like Coffee People in Oregon and Odwalla serve Sattwa under their own
Who's minding the store? is a question we've asked many
times, on many levels. Sattwa Chai is a true prankster: Just when we
think we have a bead on it, it spins off into another direction. Tilt
it to the right and it jumps like a coyote to the left. People have
said similar things in frustration about me, so it's really no
wonder. It grows unpredictably, naturally, organically, when often in
our impatience we have tried to coax it toward a quicker harvest. But
difficult kids are great teachers.
The first Sattwa Chai to hit the shelves was an exquisite loose, dry,
blend of black tea and spices that customers could take home and brew
up with relative ease. The ingredients were ground finely and blended
together for easy extraction. We called it Sattwa Sun and it has become
our classic blend to date. Followed by several other dry blends, Sattwa
soon became known as the most pure, authentic chai on the market. But
a year down the path we realized that competitors had emerged with prebrewed
concentrates, and though inferior in quality, were easier to brew up.
To effectively compete we would have to follow up with our own prebrewed
After a full two years of research and development, Sattwa's premium
microbrewed concentrates hit the shelves December of 97 and again
set new standards for quality and authenticity.
Up Against The Wall
Sattwa finds itself at a new crossroads. Mega food corporations with
big bucks have caught onto the chai game and are pressuring retailers
to drop the Sattwa line in favor of their own cheaper chai products.
A new line of chai manufactured by Pacific Foods (part of a huge conglomerate)
has no more in common with real chai than Budweiser, yet because of
marketing dollars is attempting to persuade retailers to give them shelf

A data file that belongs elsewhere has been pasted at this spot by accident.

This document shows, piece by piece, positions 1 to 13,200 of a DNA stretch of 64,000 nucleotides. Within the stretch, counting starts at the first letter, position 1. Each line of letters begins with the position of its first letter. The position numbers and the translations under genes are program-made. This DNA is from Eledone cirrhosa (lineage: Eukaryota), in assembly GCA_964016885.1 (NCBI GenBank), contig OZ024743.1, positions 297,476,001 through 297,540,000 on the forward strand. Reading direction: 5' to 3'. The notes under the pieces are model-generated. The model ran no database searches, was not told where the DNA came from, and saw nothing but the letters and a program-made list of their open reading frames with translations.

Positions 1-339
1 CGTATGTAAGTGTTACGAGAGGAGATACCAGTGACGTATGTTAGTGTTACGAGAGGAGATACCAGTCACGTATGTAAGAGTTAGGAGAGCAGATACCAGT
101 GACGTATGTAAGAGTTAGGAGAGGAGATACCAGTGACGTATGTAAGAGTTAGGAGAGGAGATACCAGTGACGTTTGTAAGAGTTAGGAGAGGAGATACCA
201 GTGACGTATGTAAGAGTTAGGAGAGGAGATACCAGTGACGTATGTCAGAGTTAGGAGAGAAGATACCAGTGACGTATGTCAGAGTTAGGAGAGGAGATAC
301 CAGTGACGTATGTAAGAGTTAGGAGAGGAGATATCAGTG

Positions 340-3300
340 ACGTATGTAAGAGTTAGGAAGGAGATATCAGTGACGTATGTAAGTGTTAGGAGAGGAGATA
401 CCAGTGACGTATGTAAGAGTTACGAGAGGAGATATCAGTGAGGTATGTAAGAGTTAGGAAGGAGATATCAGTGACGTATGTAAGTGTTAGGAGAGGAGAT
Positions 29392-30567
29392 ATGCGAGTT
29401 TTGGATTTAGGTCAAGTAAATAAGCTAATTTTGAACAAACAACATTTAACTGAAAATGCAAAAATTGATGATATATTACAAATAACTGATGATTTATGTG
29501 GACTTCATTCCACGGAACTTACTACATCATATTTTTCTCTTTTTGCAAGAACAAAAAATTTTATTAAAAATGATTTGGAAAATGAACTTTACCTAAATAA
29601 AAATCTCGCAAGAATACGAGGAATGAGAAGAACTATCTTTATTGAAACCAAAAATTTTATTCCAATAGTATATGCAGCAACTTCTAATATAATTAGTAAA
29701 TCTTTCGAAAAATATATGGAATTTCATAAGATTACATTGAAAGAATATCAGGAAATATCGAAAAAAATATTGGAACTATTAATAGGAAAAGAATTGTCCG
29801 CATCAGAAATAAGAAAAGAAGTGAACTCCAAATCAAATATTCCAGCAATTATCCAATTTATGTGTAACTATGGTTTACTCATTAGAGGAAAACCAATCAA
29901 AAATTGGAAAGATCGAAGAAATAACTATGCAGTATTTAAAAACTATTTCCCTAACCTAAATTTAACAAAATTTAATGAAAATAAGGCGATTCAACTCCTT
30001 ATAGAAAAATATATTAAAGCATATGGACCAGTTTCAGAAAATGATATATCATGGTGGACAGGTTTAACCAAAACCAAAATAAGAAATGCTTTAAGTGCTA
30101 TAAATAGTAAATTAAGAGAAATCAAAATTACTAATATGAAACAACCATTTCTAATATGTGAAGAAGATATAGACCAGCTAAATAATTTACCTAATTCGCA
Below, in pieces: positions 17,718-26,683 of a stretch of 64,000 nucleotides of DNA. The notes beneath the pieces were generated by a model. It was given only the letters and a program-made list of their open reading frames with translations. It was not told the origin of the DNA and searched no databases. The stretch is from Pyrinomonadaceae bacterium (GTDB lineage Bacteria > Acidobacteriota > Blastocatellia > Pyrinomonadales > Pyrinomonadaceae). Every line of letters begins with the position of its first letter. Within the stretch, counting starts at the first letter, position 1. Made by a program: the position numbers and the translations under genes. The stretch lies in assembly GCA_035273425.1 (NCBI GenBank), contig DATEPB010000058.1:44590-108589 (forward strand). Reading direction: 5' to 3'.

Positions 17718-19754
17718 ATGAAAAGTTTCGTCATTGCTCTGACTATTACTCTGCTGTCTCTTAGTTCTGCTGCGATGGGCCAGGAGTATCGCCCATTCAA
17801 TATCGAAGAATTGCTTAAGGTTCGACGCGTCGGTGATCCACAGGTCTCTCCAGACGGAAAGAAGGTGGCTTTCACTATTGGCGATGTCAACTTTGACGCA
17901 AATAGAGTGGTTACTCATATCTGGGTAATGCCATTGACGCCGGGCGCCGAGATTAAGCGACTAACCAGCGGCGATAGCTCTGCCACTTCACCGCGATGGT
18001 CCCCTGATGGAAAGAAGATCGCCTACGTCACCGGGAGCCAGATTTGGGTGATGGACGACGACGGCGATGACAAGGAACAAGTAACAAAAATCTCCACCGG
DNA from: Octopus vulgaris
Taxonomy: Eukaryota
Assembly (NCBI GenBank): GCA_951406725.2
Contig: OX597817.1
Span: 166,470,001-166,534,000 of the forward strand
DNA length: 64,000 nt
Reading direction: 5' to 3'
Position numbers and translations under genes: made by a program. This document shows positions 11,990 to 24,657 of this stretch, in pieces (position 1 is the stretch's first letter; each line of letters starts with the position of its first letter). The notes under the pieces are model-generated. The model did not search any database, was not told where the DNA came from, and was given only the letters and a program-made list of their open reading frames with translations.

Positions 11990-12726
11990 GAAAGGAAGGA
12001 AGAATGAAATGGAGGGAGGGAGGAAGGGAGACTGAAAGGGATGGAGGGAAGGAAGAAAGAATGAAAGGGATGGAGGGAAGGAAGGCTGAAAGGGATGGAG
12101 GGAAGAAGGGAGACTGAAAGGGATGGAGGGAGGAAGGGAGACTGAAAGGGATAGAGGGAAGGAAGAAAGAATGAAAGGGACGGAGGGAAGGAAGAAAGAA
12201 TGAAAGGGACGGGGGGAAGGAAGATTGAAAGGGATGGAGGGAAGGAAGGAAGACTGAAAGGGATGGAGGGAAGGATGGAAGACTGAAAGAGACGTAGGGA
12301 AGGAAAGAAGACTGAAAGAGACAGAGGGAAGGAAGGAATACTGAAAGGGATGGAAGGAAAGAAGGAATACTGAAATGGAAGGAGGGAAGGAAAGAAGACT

Without marketing dollars we have had to grow our sales modestly,
organically, and steadily. We have a growing, loyal following of Sattwa
Chai drinkers. But because of our slower growth a company like Pacific
Foods can threaten our survival, even though we have been original pioneers
in bringing chai to the west. Dylan said it beautifully on Bringing
It All Back Home: Money doesn't talk, it swears. This is not always
the case, but it is accurate here.
Consciousness, The Invisible Management behind the movement of
everything from polliwogs to galaxies, ultimately runs the store. Destiny
plays a big role in our apparent successes and failures. What is it
that drives some companies to huge successes in the world with little
real vision guiding them? And by its opposite, great visions sometimes
run aground by circumstances simply beyond their control. Such is the
magic of it all.
I have a lot of faith that Sattwa Chai, this young adolescent of
ours, will grow to become a healthy adult. She serves a larger vision:
One that honors rivers, old-growth forests, youngsters, and elders.
But it is challenging.
To anyone out there who has an inkling to try some authentic, premium
chai, give Sattwa a go. Every bottle or package you buy is supporting
a community that fosters an ecological vision that many thought died
about 1969, or so. To date, Nature's Northwest is the only chain
that has taken the bait and dropped the Sattwa brand. If this touches
your heart, ask Nature's to remember their original mission and
return Sattwa to their shelves.
Above all, Follow Your Own Vision! Our e-mail is email@example.com.
Our new web, though still a skeleton, is www.sattwa.com.
Check it out and watch it grow!